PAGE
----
672    The Tribunal accepts that ANZ’s relationship model for agribusiness customers with simple banking needs is inferior to Suncorp Bank’s model. Although, Suncorp Bank recently attempted to [REDACTED] their relationship-focused customer servicing model for agribusiness customers to [REDACTED] customers that provided more than $[REDACTED] in business. Suncorp Bank, however, [REDACTED].754

673    ANZ’s relationship model for agribusiness customers, classified as having complex or complex/intermediate banking needs ([REDACTED]% by number, and [REDACTED]% by funds under management), however, is not materially different from that offered by Suncorp Bank to its agribusiness customers.

674    Fourth, the ratio of bankers to customers in Suncorp Bank’s relationship model is inferior to that used by [REDACTED], and similar to that employed by [REDACTED].

675    The relationship model used by Suncorp Bank for agribusiness customers provided for a banker-customer ratio of [REDACTED], and for “higher tiered portfolios”, and an additional assistant relationship manager to support the relationship manager at a [REDACTED] ratio.755 This ratio is higher than that utilised by [REDACTED](nationally) and [REDACTED](in Queensland),756 and [REDACTED] (nationally) and [REDACTED](in Queensland),757 and similar to that employed by [REDACTED](nationally) and [REDACTED](in Queensland).758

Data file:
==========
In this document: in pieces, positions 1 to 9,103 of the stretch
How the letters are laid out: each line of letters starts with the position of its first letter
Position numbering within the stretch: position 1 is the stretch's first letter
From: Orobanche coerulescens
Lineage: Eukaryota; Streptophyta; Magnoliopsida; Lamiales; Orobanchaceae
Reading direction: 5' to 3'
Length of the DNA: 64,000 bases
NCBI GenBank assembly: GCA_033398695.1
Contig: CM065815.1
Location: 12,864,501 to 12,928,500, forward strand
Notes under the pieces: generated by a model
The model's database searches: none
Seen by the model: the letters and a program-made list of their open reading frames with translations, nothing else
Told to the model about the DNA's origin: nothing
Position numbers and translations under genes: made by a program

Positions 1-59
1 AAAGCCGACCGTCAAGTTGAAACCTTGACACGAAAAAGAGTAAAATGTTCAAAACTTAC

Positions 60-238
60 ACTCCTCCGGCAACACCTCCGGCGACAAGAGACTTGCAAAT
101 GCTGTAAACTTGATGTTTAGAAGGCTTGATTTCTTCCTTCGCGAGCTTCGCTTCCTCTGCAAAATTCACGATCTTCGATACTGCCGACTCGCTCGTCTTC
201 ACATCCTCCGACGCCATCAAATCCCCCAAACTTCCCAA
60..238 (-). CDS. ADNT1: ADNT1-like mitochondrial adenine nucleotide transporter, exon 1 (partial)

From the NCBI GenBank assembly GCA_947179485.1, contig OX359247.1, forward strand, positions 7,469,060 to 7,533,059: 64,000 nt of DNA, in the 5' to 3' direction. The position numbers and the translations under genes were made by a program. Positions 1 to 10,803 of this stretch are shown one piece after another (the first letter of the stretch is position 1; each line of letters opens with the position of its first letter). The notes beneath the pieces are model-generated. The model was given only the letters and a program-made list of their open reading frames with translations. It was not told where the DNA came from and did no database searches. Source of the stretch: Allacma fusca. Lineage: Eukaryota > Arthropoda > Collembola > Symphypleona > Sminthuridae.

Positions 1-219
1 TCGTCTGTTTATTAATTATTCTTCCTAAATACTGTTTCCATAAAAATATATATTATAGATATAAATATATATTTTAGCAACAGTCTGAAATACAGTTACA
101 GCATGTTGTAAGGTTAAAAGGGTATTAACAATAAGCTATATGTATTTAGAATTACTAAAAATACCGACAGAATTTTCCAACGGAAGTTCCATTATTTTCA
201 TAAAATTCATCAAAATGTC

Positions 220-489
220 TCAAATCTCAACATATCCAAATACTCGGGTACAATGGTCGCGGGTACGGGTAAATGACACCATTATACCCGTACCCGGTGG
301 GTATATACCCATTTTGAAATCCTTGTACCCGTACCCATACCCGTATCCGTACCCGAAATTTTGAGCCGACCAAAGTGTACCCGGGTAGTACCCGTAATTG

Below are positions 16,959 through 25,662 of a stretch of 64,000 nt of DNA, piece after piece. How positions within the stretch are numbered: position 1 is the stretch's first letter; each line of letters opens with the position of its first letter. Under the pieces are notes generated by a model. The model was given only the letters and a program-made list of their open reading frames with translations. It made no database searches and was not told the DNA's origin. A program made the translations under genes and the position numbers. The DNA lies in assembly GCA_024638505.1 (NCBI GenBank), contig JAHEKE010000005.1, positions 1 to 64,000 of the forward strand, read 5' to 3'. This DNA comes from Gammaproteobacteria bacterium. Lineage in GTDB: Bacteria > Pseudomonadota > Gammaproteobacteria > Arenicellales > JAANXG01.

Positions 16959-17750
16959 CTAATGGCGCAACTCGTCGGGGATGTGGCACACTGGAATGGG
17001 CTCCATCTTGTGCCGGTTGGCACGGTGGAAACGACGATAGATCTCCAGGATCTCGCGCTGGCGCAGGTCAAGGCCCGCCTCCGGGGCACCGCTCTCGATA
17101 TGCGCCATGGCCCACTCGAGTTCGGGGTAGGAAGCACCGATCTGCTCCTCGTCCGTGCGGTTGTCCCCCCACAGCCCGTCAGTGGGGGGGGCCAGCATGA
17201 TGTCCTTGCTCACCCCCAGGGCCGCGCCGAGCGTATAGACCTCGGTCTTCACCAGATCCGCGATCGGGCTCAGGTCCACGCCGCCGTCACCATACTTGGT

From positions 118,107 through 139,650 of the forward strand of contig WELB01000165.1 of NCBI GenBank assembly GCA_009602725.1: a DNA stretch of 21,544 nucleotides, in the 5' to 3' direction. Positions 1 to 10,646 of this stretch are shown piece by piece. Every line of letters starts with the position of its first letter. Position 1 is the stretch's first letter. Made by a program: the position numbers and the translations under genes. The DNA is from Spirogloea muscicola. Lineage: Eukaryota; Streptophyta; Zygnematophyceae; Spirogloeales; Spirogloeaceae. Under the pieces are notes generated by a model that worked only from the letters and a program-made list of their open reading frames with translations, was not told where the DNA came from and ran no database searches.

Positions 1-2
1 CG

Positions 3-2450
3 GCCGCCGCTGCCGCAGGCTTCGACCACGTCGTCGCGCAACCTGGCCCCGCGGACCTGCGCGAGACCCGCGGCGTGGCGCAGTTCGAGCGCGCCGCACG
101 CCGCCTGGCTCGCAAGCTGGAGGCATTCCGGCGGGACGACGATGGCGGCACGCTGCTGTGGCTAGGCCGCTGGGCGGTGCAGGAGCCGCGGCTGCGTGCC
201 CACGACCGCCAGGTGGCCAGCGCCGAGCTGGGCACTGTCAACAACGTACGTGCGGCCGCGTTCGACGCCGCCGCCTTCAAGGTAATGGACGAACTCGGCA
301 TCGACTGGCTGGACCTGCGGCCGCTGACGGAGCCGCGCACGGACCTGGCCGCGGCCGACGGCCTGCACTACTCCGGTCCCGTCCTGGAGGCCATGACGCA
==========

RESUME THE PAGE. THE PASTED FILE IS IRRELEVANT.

676    The importance of relationship management for agribusiness clients was highlighted in an August 2020 memorandum to [REDACTED].759 [REDACTED].760

677    Fifth, responses provided by NAB,761 [REDACTED],762 and [REDACTED],763 to requests for information from the ACCC, highlight that irrespective of any differences in relationship models, competitor banks generally strive to develop models that focus on the “customer experience”, and the provision of high quality relationship management services.

678    For example, in response to a s 155 notice issued by the ACCC, NAB outlined the roles and responsibilities of its agribusiness managers, and noted that they are “expected to consider customer needs, both in the immediate future and with the objective of building long term customer relationships”.764 NAB also described a typical day for an agribusiness manager, which again, highlights the importance of customer engagement for agribusiness customers:765

    Assessing suitability, risk and economic value of customer proposals including customer pricing decisions or recommendations;

    Sharing insights with customers about business trends including contributing to customers’ business strategies;